Microsoft updates Cortana's Interests with local events finder

Microsoft and the Cortana team have noted that users can expect updates to the service every few weeks. Tonight, at least one new change is new to the personal assistant: local events.

For those who do not know, Cortana stores preferences of the user in her 'notebook' and one of those has the label 'Interests.' Interests range from news, weather, travel, sports, finance, and other items that a person may want to have Cortana track. Now under those interests is a new category with the name Events.

Located under the Discover feature, Events comes with the following description: "Get suggestions for local events in a wide variety of categories." Those optional categories include such things as community, dance, music, food and dining, and more. Once enabled Cortana tries to identify happenings around you that may pique your curiosity.

Although adding local events is nothing significant, it does demonstrate how Microsoft can dynamically update Cortana to enable new features with a flick of a switch. Moreover, it reveals Microsoft's plans to make Cortana a very profound personal assistant, with numerous categories added in the future. One such example recently highlighted involves merging Bing, Cortana, and Microsoft's Academic Search for scholars.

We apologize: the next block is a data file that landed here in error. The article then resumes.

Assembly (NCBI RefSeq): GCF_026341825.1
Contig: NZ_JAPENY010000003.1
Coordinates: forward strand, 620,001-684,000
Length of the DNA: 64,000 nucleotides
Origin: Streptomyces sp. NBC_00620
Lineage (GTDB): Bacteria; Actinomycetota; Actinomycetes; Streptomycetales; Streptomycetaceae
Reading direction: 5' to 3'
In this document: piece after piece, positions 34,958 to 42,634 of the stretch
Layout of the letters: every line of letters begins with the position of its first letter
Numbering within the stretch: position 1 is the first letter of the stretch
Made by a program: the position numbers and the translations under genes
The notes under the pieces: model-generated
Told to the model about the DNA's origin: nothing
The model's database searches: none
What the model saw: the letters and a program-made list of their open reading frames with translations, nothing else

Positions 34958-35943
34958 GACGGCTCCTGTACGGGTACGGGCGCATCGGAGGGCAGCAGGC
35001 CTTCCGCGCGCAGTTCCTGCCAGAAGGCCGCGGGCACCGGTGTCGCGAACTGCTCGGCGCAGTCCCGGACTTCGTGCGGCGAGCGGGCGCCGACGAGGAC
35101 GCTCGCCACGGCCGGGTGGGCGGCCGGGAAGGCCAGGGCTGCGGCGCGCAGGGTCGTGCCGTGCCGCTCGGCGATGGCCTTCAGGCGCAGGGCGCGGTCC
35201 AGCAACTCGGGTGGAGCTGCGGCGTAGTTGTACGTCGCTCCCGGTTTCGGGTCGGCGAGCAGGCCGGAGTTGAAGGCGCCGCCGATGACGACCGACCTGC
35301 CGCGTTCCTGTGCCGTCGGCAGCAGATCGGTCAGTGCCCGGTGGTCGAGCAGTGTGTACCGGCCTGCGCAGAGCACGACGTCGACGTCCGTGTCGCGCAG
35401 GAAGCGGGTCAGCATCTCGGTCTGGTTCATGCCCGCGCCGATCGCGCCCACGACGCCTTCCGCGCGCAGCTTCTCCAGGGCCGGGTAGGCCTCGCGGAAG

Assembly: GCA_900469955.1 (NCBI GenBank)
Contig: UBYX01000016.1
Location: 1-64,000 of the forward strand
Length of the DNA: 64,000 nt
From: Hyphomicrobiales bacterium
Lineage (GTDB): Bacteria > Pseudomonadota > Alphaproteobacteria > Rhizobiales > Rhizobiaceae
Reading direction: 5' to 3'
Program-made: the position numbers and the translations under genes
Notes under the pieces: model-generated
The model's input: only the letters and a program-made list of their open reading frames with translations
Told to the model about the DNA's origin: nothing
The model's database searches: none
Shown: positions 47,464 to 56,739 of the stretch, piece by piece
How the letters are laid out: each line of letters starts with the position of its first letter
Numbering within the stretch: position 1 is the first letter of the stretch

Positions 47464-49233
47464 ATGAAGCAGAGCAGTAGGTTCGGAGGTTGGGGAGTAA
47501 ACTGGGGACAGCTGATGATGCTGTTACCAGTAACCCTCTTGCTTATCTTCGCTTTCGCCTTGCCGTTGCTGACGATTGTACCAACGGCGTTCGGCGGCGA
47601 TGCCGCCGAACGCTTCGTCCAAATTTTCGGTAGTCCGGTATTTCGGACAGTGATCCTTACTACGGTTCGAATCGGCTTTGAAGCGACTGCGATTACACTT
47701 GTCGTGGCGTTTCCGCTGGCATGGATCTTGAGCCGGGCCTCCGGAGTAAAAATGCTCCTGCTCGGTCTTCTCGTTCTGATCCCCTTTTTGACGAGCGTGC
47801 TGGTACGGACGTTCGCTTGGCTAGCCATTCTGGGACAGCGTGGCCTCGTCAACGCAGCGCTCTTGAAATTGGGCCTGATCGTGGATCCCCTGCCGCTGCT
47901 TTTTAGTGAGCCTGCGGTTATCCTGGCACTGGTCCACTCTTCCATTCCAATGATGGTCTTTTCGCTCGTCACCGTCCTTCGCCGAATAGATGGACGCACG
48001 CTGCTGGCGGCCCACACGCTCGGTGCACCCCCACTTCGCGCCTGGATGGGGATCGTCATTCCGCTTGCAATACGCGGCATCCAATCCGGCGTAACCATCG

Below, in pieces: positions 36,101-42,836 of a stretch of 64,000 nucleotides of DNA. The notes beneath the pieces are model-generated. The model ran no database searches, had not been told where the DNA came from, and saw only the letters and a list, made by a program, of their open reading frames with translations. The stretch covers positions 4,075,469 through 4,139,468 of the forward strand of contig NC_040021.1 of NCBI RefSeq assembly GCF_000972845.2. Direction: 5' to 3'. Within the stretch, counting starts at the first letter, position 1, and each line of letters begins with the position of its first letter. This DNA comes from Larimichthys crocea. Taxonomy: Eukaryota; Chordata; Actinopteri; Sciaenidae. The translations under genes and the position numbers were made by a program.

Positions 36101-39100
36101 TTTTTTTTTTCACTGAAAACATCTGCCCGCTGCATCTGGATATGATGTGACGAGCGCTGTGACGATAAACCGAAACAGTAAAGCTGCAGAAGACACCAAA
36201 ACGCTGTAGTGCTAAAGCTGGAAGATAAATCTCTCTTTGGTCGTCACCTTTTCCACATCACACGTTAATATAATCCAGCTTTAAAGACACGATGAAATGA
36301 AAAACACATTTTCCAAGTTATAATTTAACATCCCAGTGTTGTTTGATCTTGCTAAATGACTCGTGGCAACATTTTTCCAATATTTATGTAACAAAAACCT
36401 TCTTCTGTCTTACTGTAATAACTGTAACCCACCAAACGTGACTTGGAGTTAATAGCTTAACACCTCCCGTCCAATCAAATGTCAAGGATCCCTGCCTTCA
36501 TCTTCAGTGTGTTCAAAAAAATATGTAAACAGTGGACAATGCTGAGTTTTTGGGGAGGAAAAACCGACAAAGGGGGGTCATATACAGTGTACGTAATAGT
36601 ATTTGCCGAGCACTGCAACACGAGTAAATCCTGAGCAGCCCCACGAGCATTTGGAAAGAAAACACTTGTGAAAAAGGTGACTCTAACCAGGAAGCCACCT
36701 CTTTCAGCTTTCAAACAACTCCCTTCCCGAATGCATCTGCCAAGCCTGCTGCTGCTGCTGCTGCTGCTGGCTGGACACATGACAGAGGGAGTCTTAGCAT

Back in June, Microsoft added numerous new enhancements to Cortana, including UI changes, weather icons, more 'chit-chat' and finance support. Later in July, graphs for stocks was added as well.

What categories would you like to see Cortana get next? Let us know below.

Thanks, Sanjeev S., for the tip!

Daniel Rubino

Daniel Rubino is the Editor-in-chief of Windows Central. He is also the head reviewer, podcast co-host, and analyst. He has been covering Microsoft since 2007, when this site was called WMExperts (and later Windows Phone Central). His interests include Windows, laptops, next-gen computing, and watches. He has been reviewing laptops since 2015 and is particularly fond of 2-in-1 convertibles, ARM processors, new form factors, and thin-and-light PCs. Before all this tech stuff, he worked on a Ph.D. in linguistics, watched people sleep (for medical purposes!), and ran the projectors at movie theaters because it was fun.